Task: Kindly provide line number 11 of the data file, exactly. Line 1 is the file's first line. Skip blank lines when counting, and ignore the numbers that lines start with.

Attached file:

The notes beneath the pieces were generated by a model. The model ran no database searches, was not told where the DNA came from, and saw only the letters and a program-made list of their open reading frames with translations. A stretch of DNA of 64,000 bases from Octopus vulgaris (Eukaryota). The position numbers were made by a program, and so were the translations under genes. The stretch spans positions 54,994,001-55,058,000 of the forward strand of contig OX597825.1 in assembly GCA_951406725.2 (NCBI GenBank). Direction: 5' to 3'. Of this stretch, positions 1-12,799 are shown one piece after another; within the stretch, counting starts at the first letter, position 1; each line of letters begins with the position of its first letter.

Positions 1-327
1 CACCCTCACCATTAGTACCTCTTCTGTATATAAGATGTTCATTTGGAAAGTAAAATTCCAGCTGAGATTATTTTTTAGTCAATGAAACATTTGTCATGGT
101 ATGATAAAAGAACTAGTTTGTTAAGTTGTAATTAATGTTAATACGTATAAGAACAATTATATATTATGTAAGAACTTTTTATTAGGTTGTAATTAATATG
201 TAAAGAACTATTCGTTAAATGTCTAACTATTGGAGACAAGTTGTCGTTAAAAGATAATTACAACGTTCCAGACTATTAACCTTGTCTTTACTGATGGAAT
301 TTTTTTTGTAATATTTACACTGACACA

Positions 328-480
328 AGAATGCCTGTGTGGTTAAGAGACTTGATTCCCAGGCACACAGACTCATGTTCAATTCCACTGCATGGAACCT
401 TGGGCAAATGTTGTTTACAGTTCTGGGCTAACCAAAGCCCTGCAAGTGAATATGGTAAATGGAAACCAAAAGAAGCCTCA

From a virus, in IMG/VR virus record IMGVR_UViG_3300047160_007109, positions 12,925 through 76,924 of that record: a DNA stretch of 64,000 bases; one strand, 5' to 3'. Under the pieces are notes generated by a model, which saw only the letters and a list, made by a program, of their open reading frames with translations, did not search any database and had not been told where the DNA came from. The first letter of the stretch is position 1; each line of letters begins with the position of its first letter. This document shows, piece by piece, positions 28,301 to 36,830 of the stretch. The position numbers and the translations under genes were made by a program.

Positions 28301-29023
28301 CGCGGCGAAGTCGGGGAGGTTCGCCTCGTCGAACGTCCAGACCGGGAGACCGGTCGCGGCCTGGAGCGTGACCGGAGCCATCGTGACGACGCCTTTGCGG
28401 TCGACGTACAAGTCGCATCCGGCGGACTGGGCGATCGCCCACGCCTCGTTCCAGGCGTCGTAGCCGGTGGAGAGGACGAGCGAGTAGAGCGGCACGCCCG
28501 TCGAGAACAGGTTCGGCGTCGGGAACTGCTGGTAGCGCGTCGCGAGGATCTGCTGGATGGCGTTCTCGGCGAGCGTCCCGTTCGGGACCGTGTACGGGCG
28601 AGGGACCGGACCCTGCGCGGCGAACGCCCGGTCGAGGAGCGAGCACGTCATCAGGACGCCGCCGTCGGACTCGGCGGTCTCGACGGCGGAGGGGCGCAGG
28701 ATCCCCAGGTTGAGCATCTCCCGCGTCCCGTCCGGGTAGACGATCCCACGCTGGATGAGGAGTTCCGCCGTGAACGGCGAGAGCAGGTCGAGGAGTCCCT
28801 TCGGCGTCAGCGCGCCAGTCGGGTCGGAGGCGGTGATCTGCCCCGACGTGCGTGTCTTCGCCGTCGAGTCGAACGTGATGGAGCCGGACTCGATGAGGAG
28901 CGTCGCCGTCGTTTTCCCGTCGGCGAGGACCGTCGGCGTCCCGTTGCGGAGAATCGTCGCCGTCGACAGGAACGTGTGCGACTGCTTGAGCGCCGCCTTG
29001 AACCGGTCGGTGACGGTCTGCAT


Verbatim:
Positions 28301-29023